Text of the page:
Politicians often participate in ribbon-cuttings for companies promising new investment and jobs. Officials regularly welcome these promises by opening state coffers to give a special subsidy from the Quick Action Closing Fund (QACF). But with poor reporting standards, how can Arkansans know whether investment and jobs promises are kept?
The QACF allows Arkansas' governor to provide discretionary cash grants to individual businesses in the hopes of creating economic activity. Despite this hope, a recent empirical study published in the Review of Regional Studies by myself and UCA Associate Professor of Economics Thomas Snyder found that the QACF fails to increase employment and establishments in Arkansas' counties. Given this evidence, legislators should consider ending the QACF. But if not that, Arkansans deserve greater transparency into the outcomes of QACF projects.
The Pew Charitable Trusts recently rated Arkansas as a "trailing" state in their "State Tax Incentive Evaluation Ratings." "Trailing" means Arkansas "lack[s] a well-designed plan to regularly evaluate major tax incentives." Current law requires the Arkansas Economic Development Commission to produce an annual report providing the name and location of the companies receiving QACF subsidies and the date, amount, and purpose of disbursements. Repayments for underperformance, or "clawbacks," are also included.
These reports are woefully inadequate. Consider: Not every company receiving QACF grants signs a job-creation agreement, but the reports make no distinction between those that do and those that do not. If subsidized companies are promising jobs, taxpayers should know how many they can anticipate. But if companies are not proposing jobs, Arkansans should know what they can expect in return for their tax dollars.
Other pertinent information is also missing. For example, state Chamber of Commerce President and CEO Randy Zook recently argued in this paper that the QACF is intended to incentivize investment, but annual reports do not include the projected capital investment of each QACF project. Moreover, projected average wage and median wage data for the full-time jobs companies promise to create are omitted. Yet, average and median wage data are necessary to determine the proposed benefit to Arkansas employees.
The most egregious omission, though, is the lack of data on each subsidized company's progress toward realizing job, investment, and wage targets. While fanfare surrounds the promises made by subsidized companies, we mustn't forget that economic development is ultimately about the jobs, investment, and income actually produced. Our current administration recognizes the importance of this. Speaking on the QACF as a candidate in 2014, Gov. Hutchinson stated that "there should be greater transparency when a company fails to meet its end of the bargain."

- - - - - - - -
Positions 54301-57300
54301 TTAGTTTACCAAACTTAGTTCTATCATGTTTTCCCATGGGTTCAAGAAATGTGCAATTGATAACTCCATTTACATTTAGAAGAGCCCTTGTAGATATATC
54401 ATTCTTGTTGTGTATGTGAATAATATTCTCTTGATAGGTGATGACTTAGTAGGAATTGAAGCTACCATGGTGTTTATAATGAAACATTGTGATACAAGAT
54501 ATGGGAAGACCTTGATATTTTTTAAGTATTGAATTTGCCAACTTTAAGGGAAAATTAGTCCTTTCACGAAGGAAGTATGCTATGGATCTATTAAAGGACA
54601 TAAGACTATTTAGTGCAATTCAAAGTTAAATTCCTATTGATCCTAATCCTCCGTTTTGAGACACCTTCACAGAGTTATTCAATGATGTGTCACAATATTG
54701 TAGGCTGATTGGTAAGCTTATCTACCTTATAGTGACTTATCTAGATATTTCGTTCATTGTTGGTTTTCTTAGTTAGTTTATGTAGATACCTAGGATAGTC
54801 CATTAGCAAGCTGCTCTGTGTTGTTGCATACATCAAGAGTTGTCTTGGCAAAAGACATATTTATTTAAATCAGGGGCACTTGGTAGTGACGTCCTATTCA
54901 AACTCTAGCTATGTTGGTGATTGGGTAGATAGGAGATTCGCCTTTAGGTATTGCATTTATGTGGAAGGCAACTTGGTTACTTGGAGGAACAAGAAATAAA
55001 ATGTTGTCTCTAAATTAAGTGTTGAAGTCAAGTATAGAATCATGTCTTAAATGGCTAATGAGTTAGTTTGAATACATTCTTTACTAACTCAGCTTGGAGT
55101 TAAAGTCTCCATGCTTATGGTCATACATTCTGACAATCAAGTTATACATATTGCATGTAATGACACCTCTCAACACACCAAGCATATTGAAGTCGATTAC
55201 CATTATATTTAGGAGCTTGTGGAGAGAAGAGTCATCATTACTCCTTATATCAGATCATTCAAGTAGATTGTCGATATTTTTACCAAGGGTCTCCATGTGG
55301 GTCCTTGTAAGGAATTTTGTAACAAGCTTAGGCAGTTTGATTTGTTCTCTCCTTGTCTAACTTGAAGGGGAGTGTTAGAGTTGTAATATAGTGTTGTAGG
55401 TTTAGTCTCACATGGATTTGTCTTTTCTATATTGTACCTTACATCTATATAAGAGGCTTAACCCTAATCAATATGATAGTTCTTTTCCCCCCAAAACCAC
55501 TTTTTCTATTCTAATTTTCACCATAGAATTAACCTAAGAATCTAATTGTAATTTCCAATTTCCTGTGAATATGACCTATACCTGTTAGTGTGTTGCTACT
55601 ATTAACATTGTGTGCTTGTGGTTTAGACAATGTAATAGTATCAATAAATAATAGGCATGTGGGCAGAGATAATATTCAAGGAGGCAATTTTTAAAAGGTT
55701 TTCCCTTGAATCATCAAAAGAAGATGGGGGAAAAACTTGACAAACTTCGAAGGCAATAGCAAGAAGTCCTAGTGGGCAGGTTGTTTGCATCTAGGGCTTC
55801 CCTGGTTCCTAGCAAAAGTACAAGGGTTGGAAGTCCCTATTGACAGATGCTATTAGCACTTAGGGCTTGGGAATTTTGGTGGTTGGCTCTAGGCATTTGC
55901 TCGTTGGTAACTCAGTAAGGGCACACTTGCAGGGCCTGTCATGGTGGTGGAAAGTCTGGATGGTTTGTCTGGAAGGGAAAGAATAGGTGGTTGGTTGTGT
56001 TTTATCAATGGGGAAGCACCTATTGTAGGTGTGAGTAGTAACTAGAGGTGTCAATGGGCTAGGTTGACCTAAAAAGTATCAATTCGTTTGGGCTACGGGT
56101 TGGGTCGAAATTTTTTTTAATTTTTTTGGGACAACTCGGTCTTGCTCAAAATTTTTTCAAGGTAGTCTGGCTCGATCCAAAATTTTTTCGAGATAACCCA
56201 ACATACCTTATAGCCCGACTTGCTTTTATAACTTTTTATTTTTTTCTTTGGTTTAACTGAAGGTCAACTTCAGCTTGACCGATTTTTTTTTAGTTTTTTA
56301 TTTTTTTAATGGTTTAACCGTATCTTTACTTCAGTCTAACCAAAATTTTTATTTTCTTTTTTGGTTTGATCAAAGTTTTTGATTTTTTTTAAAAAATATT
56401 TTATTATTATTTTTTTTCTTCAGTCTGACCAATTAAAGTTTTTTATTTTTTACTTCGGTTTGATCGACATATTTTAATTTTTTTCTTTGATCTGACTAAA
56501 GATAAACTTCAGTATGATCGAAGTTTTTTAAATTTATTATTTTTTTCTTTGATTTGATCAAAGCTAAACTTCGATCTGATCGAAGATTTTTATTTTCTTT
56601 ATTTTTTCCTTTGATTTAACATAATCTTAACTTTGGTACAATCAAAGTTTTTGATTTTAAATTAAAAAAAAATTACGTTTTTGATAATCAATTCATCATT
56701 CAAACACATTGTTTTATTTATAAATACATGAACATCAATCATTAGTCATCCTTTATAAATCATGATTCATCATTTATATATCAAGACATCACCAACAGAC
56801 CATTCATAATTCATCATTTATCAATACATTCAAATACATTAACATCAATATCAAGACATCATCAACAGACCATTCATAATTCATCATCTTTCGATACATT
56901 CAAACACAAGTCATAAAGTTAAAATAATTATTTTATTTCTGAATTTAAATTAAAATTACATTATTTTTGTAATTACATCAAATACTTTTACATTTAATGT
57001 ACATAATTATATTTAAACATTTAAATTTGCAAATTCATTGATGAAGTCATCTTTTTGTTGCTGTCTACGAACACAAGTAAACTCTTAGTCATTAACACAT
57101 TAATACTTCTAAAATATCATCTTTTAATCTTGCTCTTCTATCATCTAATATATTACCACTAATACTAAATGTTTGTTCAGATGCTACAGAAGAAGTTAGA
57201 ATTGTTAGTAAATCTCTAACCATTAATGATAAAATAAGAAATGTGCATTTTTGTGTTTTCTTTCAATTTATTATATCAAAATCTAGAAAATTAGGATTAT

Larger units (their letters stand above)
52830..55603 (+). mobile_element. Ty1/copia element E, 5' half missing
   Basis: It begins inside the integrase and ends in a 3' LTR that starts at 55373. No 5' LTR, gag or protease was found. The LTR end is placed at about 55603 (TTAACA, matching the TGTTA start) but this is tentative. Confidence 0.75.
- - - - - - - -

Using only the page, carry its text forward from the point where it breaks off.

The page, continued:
Even better, a model for this already exists. In the 2017 regular legislative session, Rep. Warwick Sabin sponsored House Bill 2030, which called for the creation of an online database that would provide greater detail on the use of all economic development incentives, including which companies received special tax breaks and subsidies, what those companies promised in return, and each company's progress toward those goals. The legislation was designed to help taxpayers better understand how their tax dollars are spent and to help public officials make better economic development policy decisions.
In March 2017, Arkansas Business reported that Sabin's legislation was tabled after the Economic Development Commission agreed to implement the database without legislative action. Commission executive director Mike Preston stated at the time that the agency "is committed to fulfilling the objectives of [Sabin's] legislation as soon as possible" and "intends to create a similar online mechanism to further our commitment to efficiency, accountability and transparency." Yet, Arkansas taxpayers remain waiting nearly a year and a half later.
Nevertheless, the commission maintains it is still committed to establishing the database. When asked, a spokesperson responded that "We'd hoped to have it up and running by July 1, but we are still compiling and creating the online database. There is a lot of information that is confidential and proprietary that can't be shared, and it's taking quite a bit longer to comb through that than anticipated. Please be assured, we are working diligently to get it on our website."
Make no mistake, the best policy action is to terminate the QACF and either return the savings to taxpayers as part of comprehensive tax reform, or use it to fund other, more productive activities. Based on the $185.7 million appropriated to the QACF since fiscal year 2008, eliminating the fund would save taxpayers an average of $16.9 million per year. At the very least, Arkansans deserve policy actions that increase transparency into the QACF. How public dollars are spent should not be private information.
Jacob Bundrick is a policy analyst with the Arkansas Center for Research in Economics (ACRE) at the University of Central Arkansas. The views expressed are those of the author and do not necessarily reflect those of UCA.
Editorial on 09/14/2018